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US Congressional Leaders Back Campaign Against IS

  • Cindy Saine

U.S. congressional leaders from both major political parties are expressing support for the strategy to defeat the Islamic State jihadist group, outlined by President Barack Obama. But some leading Republican lawmakers say they are concerned that the military action planned by the president may not be enough to eliminate the group, also referred to as “ISIL” and “ISIS.”

Senate Democratic Majority Leader Harry Reid said the president laid out a compelling strategy to the American people to defeat the Islamic State extremists who are terrorizing large parts of Iraq and Syria, and could pose a threat to the West.

Reid said he and other Democrats approve of the president’s plan to use American airstrikes to support Kurdish and Syrian opposition fighters, while not deploying any U.S. combat troops.

“There are no ground troops, I repeat, and that is the way it should be. I am confident that we will put our political differences aside and work together to give this administration the tools it needs to meet ISIS head-on," said Reid.

Members of the U.S. House of Representatives gathered to hear a classified briefing on the military strategy. Afterwards, Republican House Speaker John Boehner said Congress should give the president what he asked for, which is the authority to train Syrian rebels. But Boehner said many of his members are worried the president’s plan may not be enough to destroy the Islamic State.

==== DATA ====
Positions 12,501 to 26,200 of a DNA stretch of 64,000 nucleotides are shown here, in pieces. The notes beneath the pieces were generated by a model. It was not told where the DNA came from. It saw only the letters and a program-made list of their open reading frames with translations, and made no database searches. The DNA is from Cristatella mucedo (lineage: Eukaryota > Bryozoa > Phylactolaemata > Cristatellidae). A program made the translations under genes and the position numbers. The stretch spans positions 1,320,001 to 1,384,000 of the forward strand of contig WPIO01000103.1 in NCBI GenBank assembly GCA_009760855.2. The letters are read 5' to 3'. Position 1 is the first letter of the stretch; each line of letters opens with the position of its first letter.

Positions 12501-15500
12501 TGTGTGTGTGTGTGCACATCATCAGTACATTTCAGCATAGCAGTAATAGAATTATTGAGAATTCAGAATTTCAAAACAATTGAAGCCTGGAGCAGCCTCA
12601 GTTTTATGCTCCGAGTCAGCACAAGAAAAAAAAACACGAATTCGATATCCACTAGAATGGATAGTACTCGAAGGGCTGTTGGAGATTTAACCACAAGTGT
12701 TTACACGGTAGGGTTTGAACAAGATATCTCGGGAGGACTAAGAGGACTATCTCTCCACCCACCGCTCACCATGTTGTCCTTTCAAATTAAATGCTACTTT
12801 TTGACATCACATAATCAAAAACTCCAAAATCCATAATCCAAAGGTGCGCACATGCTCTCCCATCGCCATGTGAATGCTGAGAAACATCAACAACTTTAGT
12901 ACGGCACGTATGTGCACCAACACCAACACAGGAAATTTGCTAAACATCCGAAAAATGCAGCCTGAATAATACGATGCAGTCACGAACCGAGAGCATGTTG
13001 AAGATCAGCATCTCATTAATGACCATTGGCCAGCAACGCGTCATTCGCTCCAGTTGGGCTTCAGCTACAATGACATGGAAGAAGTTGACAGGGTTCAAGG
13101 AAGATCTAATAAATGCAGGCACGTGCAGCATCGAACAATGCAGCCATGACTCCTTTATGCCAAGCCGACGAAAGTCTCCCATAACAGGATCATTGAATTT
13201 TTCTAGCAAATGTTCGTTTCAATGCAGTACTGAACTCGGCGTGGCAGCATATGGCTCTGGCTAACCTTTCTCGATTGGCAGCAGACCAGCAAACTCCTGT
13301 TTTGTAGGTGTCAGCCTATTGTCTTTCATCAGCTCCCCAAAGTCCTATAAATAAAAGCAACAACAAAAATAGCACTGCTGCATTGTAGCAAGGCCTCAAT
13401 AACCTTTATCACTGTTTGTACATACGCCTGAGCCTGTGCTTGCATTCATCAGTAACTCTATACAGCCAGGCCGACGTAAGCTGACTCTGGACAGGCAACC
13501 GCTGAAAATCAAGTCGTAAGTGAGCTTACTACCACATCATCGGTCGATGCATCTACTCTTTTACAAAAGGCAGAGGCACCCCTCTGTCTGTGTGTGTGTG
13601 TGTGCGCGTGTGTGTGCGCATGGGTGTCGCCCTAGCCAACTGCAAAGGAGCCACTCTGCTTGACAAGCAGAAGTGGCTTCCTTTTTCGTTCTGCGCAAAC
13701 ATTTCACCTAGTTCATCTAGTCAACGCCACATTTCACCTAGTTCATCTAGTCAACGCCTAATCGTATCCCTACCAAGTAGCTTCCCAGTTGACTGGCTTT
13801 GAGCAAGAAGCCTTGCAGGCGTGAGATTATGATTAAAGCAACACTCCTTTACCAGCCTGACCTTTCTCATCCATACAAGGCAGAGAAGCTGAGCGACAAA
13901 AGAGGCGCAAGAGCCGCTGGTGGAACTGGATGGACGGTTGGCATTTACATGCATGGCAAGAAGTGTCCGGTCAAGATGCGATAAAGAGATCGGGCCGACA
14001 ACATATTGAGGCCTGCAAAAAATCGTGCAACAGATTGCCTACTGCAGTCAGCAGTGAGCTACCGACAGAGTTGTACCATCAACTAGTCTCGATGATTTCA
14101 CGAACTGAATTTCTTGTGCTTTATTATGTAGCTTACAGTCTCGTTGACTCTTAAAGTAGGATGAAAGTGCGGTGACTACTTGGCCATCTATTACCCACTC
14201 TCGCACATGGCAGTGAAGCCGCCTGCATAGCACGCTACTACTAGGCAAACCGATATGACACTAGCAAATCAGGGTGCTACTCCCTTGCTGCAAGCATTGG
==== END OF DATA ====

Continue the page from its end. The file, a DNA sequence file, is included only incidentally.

"An F16 [fighter aircraft] is not a strategy, and airstrikes alone will not accomplish what we are trying to accomplish. The president has made it clear he does not want U.S. boots on the ground, well somebody's boots have to be on the ground," said Boehner.

Boehner said security briefings will continue over the next days and the House will hold a vote next week on the president’s request.

Democratic House Minority leader Nancy Pelosi said she believes funding to train the Syrian rebels should be linked to a measure to fund the U.S. federal government, and that no broader military authorization is needed at this time.

"People ask do we want a vote," she said. "Right now we believe that as the president has stated that he has the authority he needs to take the actions he described last night in his comprehensive strategy to defeat ISIS."

In the Senate, Republican Minority Leader Mitch McConnell said this is an issue that the United States will be dealing with for years to come.

“I am glad the president has brought a new focus to the effort against ISIL," he said. "He needs to take this responsibility head-on. This Congress, the next Congress, and the next administration have serious work ahead as we consider this multi-year commitment and what it will take to defeat ISIL."

Both the House and the Senate are hoping to hold votes next week on providing the $500 million the president has asked for to train Syrian rebels, and to pass a spending bill to fund the federal government past September, so members of Congress can head home to their districts to campaign for elections coming up in November.